Shikwa (Urdu: شکوہ) (Complaint) and Jawab-e-Shikwa (Urdu: جواب شکوہ) (Response to the Complaint) are poems written by well known Urdu language poet Muhammad Iqbal, which were later published in his book Kulliat-e-Iqbal. “Shikwa” is an Urdu word which translates to “complaint” in English.
Though much of his best poetry is written in Persian, he was also a poet of stature in Urdu. Shikwa (1909) and Jawab-i-Shikwa (1913) extol the legacy of Islam and its civilising role in history, bemoan the fate of Muslims everywhere, and squarely confront the dilemmas of Islam in modern times. Shikwa is thus, in the form of a complaint to Allah for having let down the Muslims and Jawab-i-Shikwa is Allah’s reply.
When the first part of these poems, Shikwa (1909), was published it created a big confusion amongst Muslim scholars who thought that Iqbal is being rude and harsh in his words when talking to God in his book and being unthankful of the blessings of God, since the second part of his poem (Jawab-e-Shikwa) was not announced with the publication of the first one. But later when Jawab-e-Shikwa (1913) was published all the problems went away and everyone praised Iqbal for his contribution to Urdu Poetry and making a difference in Islamic literature.
Iqbal wrote the two poems, “Shikwa” and “Jawab-i Shikwa” (Complaint to God and its Response), in early twentieth century. It was the prime time of his poetic revelation, which is called his third period that began in 1908 and ended at his death in 1938. During that time Muslims in India had almost lost their identity as a nation. They had become the most oppressed community in British ruled India. A little before Iqbal, Sir Syed Ahmad Khan (1817-1898) had realised that the major cause of Indian Muslims’ misfortune was their illiteracy and the lack of knowledge. After a long struggle and much hardship he succeeded in establishing an Anglo Oriental College at Aligarh which later on became a university. Presently this university is a big place of learning and research in India. This university became a source of self-awareness among a negligible portion of Muslim minority in India. However, the masses of the community remained deprived of education and ultimately remained suffering in all parts of life. Due to poverty and lack of resources they were unable to educate their children. Among those who were lucky and got education remained unable to get a job. They remained jobless as all the fields of life and key posts were occupied and dominated by non-Muslims and the British. Such a situation gave birth to the persons like Altaf Husain Hali, Shibli Nomani, Maulana Zafar Ali Khan, Ali Brethren, and others who worked in their respective fields to fight for the rights of Muslims. All of them were contemporaries of Iqbal and were among the front-line fighters for freedom. However Iqbal stood alone with his powerful poetic way to waken self-confidence in the people of his community. He and his contemporaries (named above) were able to move the masses and carried them forward on the road to get rid of the British rule. Iqbal nurtured the minds of the people and changed the direction of the society through his melodious voice reciting his own songs in a touching way reminding them of their past glory. He was the person who discovered a leader like Muhammad Ali Jinnah and convinced him to lead the nation under whose banner Muslims of India were united and marched towards independence till the world saw a new country “Pakistan” emerged on the world map with the rising sun of the morning of August 14, 1947.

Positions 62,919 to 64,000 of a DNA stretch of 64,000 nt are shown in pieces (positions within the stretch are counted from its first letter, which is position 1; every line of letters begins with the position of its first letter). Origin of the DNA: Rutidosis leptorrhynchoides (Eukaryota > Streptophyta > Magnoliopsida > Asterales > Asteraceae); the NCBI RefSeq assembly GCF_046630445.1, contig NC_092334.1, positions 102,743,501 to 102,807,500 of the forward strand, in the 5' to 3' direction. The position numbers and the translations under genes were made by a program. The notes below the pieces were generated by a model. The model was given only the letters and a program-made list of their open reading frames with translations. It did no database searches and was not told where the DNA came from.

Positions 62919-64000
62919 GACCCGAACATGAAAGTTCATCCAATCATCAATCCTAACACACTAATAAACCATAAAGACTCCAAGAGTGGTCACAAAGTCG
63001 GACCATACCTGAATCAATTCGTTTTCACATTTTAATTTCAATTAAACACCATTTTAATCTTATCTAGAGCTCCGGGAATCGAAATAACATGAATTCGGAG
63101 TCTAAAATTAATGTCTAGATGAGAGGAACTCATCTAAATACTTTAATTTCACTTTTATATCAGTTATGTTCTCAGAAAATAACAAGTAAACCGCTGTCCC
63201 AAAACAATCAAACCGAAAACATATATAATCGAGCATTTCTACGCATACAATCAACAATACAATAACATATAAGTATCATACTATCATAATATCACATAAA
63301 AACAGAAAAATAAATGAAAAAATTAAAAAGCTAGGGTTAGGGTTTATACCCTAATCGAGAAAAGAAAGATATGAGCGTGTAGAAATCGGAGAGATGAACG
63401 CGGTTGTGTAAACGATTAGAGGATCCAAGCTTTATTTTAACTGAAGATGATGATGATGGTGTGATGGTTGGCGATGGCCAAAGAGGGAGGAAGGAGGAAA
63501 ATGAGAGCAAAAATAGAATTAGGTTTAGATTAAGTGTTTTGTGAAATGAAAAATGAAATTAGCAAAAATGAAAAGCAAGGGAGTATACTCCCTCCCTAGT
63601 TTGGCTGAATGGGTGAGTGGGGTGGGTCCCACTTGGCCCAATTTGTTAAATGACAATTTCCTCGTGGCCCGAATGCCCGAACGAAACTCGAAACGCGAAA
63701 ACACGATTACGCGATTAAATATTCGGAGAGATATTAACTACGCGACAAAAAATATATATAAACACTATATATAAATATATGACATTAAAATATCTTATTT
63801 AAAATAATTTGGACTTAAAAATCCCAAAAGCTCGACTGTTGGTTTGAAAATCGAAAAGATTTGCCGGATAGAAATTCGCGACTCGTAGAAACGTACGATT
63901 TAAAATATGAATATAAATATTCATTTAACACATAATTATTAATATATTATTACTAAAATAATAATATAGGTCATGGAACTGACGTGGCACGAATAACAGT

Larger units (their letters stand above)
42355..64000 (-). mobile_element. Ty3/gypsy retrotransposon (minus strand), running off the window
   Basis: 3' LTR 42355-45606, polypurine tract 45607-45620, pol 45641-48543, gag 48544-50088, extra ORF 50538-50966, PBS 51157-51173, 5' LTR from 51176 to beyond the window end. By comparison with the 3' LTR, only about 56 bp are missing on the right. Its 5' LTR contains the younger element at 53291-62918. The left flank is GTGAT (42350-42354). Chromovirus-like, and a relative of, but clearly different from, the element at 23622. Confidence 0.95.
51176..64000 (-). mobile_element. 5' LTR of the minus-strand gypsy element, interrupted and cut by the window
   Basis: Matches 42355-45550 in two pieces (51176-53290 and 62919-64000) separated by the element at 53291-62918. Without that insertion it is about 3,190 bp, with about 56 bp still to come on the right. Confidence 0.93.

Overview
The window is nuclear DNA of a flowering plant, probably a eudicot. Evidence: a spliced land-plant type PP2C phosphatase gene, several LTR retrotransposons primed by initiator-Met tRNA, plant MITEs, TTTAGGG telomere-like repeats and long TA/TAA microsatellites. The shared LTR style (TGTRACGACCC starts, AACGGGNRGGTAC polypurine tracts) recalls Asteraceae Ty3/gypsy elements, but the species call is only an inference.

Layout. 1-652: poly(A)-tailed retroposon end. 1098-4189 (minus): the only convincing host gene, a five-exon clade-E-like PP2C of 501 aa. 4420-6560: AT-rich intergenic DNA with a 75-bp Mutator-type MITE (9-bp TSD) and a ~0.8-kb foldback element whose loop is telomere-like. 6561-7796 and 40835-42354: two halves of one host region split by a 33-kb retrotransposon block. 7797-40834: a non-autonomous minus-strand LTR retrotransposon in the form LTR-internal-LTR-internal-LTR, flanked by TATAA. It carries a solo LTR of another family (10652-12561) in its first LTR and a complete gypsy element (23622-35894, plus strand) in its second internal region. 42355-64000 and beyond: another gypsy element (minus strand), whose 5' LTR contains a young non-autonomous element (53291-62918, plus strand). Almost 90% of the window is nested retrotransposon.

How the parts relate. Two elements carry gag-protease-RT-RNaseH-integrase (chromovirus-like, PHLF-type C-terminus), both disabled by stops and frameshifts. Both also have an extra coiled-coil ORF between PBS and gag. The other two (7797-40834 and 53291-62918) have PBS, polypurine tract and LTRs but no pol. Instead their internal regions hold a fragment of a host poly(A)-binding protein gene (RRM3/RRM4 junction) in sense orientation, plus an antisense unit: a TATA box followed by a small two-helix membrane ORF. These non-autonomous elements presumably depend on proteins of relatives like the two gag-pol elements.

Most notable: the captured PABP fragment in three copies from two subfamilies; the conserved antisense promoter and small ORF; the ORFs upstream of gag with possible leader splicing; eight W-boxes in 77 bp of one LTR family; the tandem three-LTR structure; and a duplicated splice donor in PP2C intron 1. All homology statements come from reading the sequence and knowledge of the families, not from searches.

Iqbal’s poem “Shikwa” was one of his most thrilling poems, which he recited personally in the month of April 1911 at the annual session of Anjuman Himayat-i Islam held in the compound of Islamia College, Lahore. It was largely applauded and subsequently published in the magazines and journals of the country. This poem consists of 31 stanzas having six verses each. In the poem Iqbal has highlighted Islam’s living traditions in such a way that it strikes the very heart of a person. The carefully selected and well-knit words of the poem were immensely effective. They filled the hearts of a deprived nation with new life, courage and enthusiasm. The poem “Shakwa” is a unique example of a complaint to God. We have used English translation from Dr. M.A.K. Khalil’s Call of the Marching Bell, which is English rendering of Iqbal’s Bang-i Dara.
In the first stage of this poem Iqbal counts the chivalrous deeds of the Muslims reminding them of their past glory when they happened to be the leaders and teachers of mankind. They implemented the rule of God on the earth and brought revolutionary reforms in the states under their control where justice prevailed. Hereunder I quote three stanzas from this part of “Shakwa”: